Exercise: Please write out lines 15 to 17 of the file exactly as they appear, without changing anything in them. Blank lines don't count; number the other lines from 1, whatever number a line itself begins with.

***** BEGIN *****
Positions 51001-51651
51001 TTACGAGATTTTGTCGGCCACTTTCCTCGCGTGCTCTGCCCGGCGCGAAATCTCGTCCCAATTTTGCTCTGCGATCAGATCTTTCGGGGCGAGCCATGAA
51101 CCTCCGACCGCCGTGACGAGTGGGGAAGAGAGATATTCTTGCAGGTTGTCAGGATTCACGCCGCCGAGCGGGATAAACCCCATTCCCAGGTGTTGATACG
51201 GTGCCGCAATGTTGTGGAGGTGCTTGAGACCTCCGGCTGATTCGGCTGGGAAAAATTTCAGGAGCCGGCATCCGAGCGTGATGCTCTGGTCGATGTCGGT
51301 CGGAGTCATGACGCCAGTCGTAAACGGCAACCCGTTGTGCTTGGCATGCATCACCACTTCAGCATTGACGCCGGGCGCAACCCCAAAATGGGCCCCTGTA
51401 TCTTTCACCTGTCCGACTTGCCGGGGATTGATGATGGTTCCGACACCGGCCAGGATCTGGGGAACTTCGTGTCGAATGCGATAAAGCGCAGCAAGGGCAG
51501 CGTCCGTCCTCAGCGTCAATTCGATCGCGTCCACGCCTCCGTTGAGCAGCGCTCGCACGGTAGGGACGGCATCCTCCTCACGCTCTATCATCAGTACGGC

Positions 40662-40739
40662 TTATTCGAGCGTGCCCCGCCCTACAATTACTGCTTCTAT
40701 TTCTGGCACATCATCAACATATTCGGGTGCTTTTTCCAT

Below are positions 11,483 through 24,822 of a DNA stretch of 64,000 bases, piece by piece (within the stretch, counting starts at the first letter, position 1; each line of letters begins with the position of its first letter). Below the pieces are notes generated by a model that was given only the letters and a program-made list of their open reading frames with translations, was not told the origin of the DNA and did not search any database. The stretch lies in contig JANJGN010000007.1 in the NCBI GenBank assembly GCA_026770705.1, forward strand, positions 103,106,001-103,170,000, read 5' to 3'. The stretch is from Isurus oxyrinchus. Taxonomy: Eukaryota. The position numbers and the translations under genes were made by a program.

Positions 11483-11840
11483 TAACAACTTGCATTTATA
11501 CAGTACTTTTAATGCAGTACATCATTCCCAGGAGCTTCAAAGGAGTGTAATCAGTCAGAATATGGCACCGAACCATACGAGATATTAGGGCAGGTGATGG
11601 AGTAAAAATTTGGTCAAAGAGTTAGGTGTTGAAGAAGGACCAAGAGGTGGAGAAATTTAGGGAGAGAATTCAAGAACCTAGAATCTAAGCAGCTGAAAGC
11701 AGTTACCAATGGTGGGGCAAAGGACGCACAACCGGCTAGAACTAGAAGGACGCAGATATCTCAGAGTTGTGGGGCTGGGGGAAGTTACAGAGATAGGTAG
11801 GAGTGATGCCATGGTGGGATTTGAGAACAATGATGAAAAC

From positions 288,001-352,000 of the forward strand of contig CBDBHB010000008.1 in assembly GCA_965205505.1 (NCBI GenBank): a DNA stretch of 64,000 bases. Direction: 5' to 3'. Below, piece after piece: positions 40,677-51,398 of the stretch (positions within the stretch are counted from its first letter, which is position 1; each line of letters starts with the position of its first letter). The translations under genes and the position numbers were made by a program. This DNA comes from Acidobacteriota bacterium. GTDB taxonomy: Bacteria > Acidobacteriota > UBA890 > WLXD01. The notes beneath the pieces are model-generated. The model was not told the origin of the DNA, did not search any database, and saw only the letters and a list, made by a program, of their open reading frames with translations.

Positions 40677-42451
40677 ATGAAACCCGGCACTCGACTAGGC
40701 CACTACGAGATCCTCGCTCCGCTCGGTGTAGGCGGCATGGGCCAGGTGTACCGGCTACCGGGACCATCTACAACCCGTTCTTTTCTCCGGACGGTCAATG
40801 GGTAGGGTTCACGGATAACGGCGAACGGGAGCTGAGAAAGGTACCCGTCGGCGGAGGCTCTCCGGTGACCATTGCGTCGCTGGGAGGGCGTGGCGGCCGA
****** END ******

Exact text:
11601 AGTAAAAATTTGGTCAAAGAGTTAGGTGTTGAAGAAGGACCAAGAGGTGGAGAAATTTAGGGAGAGAATTCAAGAACCTAGAATCTAAGCAGCTGAAAGC
11701 AGTTACCAATGGTGGGGCAAAGGACGCACAACCGGCTAGAACTAGAAGGACGCAGATATCTCAGAGTTGTGGGGCTGGGGGAAGTTACAGAGATAGGTAG
11801 GAGTGATGCCATGGTGGGATTTGAGAACAATGATGAAAAC